Sunday, October 01, 2006

World War II Army Enlistment Records Database

If you have any ancestors or relatives who enlisted in the US Army during World War II, you might be able to find them listed in the Army Enlistment database provided by the National Archives (NARA). The original computer files for this database were created in 1994 by the Bureau of the Census at NARA's request. The Census Bureau used their "Film Optical Sensing Device for Input to Computers" (FOSDIC) system from a series of 1,586 microfilm rolls of computer punch cards. The original punch cards, which had basic information about enlistees when they entered the Army, were destroyed after being microfilmed in 1947. Unfortunately 212 microfilm rolls could not be converted to computer files because the card images were too dark. In 2002 NARA edited, merged and cleaned up these files, then later put them online. They can be searched from: Access to Archival Databases (AAD) Click on "World War II" when you get there.

Example of a World War II Army enlistment computer punch card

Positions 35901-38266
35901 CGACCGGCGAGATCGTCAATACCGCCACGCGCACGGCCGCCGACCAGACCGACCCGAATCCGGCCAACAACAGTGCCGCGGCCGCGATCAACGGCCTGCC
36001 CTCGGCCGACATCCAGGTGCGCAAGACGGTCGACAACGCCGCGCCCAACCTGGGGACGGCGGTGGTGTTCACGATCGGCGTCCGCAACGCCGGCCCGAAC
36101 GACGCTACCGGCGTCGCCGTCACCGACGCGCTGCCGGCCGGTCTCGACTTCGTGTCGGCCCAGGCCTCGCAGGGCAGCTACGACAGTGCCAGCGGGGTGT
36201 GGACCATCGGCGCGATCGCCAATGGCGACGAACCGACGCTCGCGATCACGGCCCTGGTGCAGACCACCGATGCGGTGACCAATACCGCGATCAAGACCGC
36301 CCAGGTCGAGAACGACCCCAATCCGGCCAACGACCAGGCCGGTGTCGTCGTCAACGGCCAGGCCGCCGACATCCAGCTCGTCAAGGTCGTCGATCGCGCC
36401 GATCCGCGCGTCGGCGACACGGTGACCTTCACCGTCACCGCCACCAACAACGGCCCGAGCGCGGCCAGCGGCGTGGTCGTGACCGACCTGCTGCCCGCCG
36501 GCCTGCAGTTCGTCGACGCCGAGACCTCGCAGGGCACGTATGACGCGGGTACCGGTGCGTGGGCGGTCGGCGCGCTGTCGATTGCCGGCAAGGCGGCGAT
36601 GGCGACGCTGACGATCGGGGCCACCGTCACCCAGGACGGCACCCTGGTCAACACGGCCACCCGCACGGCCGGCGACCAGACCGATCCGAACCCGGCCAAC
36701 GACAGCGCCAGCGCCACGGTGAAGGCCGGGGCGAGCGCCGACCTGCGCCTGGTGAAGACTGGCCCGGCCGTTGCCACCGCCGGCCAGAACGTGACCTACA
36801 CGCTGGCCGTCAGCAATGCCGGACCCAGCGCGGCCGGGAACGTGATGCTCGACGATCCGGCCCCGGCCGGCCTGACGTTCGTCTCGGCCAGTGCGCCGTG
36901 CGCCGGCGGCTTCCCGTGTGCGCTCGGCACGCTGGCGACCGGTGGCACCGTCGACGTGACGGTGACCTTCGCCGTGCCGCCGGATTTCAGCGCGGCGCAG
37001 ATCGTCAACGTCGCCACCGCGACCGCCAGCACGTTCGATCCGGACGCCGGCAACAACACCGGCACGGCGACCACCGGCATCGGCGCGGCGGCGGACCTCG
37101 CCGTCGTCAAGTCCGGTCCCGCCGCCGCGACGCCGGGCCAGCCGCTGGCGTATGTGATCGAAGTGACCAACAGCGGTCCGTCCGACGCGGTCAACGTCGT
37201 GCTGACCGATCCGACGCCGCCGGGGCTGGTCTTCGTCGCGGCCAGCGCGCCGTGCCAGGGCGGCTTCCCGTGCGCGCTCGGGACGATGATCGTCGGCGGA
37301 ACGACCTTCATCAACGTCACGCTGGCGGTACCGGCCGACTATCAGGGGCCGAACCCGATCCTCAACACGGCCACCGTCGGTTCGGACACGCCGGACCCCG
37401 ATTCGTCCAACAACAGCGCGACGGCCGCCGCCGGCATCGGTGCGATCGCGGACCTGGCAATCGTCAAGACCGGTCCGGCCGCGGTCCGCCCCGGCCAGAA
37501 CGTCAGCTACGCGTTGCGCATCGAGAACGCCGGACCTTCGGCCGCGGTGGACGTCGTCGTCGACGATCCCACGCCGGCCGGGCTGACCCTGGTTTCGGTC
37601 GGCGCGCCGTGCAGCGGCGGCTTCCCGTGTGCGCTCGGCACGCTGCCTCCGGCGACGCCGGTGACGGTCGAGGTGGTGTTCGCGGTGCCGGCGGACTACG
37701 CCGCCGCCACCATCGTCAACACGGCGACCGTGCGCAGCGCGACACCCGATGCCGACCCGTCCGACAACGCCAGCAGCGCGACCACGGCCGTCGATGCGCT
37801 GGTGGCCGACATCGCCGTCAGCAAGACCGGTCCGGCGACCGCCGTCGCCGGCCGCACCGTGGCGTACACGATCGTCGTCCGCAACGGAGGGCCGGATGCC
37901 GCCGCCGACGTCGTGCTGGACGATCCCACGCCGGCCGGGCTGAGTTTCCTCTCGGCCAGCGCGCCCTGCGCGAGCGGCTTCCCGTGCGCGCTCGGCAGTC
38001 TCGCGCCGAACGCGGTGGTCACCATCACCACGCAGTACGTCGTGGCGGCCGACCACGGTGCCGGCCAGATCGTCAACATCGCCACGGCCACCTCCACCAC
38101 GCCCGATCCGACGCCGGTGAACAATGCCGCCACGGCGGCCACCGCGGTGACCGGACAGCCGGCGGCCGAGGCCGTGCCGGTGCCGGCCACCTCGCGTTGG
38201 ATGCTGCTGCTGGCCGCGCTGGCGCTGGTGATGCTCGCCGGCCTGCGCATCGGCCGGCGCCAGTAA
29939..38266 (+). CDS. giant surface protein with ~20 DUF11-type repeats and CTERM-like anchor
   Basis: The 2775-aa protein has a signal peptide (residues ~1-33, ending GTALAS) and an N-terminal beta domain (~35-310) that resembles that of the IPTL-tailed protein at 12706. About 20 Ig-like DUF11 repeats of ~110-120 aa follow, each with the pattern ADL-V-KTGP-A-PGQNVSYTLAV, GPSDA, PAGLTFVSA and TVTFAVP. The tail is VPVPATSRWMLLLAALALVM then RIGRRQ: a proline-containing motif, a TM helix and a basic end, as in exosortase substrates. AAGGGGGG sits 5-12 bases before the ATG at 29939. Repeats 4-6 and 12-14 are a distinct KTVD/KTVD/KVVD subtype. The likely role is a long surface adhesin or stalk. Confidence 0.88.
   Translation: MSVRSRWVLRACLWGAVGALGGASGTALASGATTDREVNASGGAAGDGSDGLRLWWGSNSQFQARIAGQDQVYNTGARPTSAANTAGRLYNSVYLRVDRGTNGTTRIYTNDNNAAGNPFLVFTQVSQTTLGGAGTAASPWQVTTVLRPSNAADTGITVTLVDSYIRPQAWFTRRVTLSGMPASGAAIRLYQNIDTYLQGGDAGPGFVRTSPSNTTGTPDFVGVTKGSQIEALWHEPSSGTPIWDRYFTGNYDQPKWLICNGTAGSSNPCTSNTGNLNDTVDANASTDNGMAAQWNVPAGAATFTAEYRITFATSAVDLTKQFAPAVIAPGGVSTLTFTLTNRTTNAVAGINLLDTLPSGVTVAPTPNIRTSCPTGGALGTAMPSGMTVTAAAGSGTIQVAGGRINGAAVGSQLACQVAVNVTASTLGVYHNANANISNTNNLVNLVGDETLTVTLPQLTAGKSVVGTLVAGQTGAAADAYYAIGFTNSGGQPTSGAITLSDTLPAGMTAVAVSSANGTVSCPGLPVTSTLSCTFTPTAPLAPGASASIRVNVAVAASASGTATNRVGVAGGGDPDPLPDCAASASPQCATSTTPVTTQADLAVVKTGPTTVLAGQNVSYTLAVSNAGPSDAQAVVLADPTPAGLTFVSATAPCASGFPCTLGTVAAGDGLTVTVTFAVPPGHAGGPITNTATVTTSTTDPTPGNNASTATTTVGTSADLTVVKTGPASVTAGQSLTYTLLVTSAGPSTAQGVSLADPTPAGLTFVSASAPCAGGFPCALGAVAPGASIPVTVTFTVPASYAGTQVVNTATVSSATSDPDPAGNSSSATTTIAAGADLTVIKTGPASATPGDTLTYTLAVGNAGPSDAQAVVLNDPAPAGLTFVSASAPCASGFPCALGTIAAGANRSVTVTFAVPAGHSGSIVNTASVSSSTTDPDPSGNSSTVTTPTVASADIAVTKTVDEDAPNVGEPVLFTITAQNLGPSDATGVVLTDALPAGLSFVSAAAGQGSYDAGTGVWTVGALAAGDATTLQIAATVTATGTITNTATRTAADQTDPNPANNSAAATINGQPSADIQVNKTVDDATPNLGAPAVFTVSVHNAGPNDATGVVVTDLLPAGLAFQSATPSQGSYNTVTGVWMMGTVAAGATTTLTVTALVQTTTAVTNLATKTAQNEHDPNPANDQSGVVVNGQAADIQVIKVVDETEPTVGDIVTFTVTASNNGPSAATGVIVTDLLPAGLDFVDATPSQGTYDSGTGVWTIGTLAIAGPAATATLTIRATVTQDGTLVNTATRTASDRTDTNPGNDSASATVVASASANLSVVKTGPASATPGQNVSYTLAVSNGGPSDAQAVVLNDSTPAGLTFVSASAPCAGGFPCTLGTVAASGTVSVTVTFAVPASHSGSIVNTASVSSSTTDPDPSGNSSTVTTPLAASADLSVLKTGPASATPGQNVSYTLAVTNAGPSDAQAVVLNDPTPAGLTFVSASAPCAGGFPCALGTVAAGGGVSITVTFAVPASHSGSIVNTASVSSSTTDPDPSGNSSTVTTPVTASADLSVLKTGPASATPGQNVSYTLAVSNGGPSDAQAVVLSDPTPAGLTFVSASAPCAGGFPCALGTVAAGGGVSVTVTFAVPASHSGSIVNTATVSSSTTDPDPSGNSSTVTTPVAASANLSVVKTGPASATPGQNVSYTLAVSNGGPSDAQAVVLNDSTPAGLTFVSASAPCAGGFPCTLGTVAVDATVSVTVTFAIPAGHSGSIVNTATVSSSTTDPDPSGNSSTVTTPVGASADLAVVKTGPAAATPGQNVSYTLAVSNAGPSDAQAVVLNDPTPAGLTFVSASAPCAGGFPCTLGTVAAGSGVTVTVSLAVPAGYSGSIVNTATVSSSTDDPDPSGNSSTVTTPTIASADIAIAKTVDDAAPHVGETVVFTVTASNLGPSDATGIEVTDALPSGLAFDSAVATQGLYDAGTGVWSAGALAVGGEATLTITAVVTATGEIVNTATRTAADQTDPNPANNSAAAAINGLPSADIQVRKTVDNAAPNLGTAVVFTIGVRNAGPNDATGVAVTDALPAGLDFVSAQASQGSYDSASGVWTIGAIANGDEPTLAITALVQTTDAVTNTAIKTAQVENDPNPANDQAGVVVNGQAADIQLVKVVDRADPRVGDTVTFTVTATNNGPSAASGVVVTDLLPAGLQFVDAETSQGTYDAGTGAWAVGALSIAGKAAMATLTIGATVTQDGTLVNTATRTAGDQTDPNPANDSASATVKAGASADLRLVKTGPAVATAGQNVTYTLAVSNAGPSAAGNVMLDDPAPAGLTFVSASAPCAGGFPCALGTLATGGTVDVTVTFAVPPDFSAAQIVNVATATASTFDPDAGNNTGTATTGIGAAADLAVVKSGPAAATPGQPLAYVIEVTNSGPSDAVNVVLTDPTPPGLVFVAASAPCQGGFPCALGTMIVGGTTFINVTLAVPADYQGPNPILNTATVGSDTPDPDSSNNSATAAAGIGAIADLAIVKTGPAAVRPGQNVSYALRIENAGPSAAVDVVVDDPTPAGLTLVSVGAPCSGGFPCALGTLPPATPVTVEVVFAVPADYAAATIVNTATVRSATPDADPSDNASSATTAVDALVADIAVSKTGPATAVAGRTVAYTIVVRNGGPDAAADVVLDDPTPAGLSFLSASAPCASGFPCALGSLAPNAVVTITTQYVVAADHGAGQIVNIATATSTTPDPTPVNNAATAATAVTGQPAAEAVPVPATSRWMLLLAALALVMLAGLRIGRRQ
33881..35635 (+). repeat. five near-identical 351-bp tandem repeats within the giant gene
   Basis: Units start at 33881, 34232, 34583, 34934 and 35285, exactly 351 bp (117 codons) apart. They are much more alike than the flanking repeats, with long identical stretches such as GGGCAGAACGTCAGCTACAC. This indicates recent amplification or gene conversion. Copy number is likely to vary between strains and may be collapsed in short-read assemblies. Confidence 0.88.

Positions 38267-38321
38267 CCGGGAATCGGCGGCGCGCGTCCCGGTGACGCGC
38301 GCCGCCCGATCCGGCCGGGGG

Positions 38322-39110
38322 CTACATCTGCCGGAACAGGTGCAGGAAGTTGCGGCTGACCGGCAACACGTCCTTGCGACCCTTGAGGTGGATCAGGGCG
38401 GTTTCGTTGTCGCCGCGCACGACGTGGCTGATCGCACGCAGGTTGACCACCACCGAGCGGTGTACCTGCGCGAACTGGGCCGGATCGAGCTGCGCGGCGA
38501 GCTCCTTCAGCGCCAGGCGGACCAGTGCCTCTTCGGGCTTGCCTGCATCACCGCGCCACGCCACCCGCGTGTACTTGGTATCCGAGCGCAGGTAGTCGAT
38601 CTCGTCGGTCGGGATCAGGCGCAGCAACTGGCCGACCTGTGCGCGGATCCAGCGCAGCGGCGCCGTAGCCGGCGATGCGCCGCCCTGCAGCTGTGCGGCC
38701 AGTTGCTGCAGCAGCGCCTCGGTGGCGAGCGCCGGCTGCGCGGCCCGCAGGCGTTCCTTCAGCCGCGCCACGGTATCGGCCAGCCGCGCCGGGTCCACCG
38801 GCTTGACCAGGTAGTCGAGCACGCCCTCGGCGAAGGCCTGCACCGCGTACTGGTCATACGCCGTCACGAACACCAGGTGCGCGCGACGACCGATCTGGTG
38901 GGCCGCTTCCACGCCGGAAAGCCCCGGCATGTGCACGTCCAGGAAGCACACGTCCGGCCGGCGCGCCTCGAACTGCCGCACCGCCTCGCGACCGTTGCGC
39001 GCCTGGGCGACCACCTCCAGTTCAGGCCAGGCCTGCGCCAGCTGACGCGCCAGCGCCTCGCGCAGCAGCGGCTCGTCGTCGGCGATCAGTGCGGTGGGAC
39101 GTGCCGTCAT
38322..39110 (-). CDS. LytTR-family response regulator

click the image to see a larger view

The Army Enlistment database contains 9,200,232 total records. You will find some errors in the database due to all the changes and editing the originals went through from punch card to microfilm to computer files. Also, about 1.5 million punch cards were not readable by the FOSDIC system from the original microfilm so the database is incomplete. NARA considers the database with its 9 million entries to be a "best guess" file. Note that the database is for United States Army enlistments, including the Women's Army Auxiliary Corps (WAAC or WAC), and not other branches of the service. Despite the errors and omissions this is still a great tool for finding basic information about WWII Army enlistments.

The National Archives also has an excellent article about the creation of this database: The World War II Army Enlistment Records File and Access to Archival Databases

For more online WWII indexes see: Online World War II Indexes & Records

1 comment:

Darla Weber Connelly said...

Joe, do you know if records on a person who was dishonorable discharged in WWII are removed or is there any where to access these records?
Thank you for your possible help. We are trying to do some research on a family member.
Darla Connelly